In a country where political leaders make dangerous utterances side-by-side with political vagabonds, sectional bigots and urchins, what do you expect? Nothing less than the rule of lawlessness where drunkards beat their chests dancing to the rising drums of civil war, while political players with eyes of greed on power ensure they never run out of wine. We are all drunk, one way or the other.

Asari Dokubo is one of such drunkards after his message of “violence by violence… bullet by bullet… blood by blood.” Kingsley Kuku, a Presidential adviser on Niger Delta amnesty issues, is another drunkard, emptying a dozen bottles in one swoop, when he literally said it’s Goodluck for 2015 or no peace and development in the Niger Delta. Buhari was once drunk too, it is believed, after threatening to tear the nation apart if he lost in the 2011 elections. Not surprisingly, without invitation, some Northern leaders have now joined the drinking table. Faruk Aliyu, a former legislator, must have had a little too much, when he also made a most provocative statement “on behalf of the north.” The President’s seeming helplessness (or is it silence) appears to amount to supplying the wine.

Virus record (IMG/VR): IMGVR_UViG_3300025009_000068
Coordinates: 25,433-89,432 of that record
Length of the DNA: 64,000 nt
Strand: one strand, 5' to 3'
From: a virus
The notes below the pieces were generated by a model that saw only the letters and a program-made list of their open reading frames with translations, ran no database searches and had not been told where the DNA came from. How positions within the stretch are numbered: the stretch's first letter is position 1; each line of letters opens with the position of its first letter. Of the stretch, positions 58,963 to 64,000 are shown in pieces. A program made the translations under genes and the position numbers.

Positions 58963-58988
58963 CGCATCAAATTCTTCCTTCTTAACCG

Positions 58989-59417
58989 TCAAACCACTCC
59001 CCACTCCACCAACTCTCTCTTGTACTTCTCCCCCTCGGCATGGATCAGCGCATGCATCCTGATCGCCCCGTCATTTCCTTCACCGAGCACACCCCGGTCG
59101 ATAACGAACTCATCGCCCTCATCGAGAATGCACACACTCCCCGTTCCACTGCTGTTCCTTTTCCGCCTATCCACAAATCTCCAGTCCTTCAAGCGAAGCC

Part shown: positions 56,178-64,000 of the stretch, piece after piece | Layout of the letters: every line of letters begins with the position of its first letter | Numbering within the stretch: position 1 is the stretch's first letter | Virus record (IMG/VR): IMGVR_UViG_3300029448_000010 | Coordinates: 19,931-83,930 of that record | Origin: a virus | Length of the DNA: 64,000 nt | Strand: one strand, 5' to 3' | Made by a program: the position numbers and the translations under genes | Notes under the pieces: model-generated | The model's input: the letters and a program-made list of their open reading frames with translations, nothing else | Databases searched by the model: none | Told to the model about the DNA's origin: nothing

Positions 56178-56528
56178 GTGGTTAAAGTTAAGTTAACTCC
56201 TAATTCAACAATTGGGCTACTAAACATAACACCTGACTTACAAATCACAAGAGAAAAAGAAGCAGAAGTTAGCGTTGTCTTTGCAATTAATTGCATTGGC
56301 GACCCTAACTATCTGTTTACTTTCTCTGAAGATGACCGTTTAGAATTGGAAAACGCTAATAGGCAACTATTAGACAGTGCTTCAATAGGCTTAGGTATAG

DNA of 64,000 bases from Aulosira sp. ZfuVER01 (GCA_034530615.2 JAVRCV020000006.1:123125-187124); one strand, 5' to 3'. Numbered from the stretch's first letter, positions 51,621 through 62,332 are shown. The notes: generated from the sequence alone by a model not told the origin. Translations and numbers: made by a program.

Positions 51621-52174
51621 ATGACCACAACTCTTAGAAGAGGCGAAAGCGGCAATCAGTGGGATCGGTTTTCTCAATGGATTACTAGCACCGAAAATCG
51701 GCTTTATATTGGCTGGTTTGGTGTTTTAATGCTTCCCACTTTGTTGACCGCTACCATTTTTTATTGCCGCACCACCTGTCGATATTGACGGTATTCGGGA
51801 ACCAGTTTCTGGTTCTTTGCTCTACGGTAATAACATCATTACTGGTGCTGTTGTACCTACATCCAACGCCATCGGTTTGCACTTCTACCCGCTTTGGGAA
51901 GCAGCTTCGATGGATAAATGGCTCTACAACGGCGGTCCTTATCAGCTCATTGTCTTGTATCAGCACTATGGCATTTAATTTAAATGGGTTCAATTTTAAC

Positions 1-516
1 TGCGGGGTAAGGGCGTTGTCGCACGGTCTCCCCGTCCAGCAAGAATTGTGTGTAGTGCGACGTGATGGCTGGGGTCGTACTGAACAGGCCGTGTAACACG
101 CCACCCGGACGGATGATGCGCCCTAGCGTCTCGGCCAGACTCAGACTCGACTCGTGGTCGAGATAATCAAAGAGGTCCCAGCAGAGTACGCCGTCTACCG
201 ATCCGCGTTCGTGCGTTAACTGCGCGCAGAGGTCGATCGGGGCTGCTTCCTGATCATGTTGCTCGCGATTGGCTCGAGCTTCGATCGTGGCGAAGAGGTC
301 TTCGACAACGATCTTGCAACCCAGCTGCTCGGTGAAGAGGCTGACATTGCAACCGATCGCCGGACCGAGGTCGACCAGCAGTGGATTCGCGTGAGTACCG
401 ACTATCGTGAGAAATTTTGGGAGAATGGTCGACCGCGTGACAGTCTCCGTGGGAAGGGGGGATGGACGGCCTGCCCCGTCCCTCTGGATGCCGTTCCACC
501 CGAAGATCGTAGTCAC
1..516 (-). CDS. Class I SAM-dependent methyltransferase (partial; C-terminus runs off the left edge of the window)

Interestingly, it had been reported last weekend that during the high-level emergency meeting summoned by the President with Service Chiefs and other national security agents that a source disclosed that Service Chiefs did raise an issue on the “unguarded utterances made by some politicians and influential people”. According to the Security Chiefs, such utterances are one of the serious threats to security in the country, but that does not seem to have impressed President Jonathan.

Let’s get  back to the basics before it’s too late.

Senator Ihenyen is a lawyer and an author. When he is not in court, he is researching the law. When he is not researching, he is writing. When he is not writing, he is working on the next big idea or managing a youth NGO. When he's not doing any of these? He's busy contributing on politics, policies and current affairs on The Scoop because it's the smart thing to do. Disclaimer: Senator is Senator's given name even though Facebook doesn't believe and so shortened the name to 'Sen' on that site. Unlike those who bear the name as a title, Senator has never accepted the millions of Naira which they receive as allowance - not like he's ever been offered though.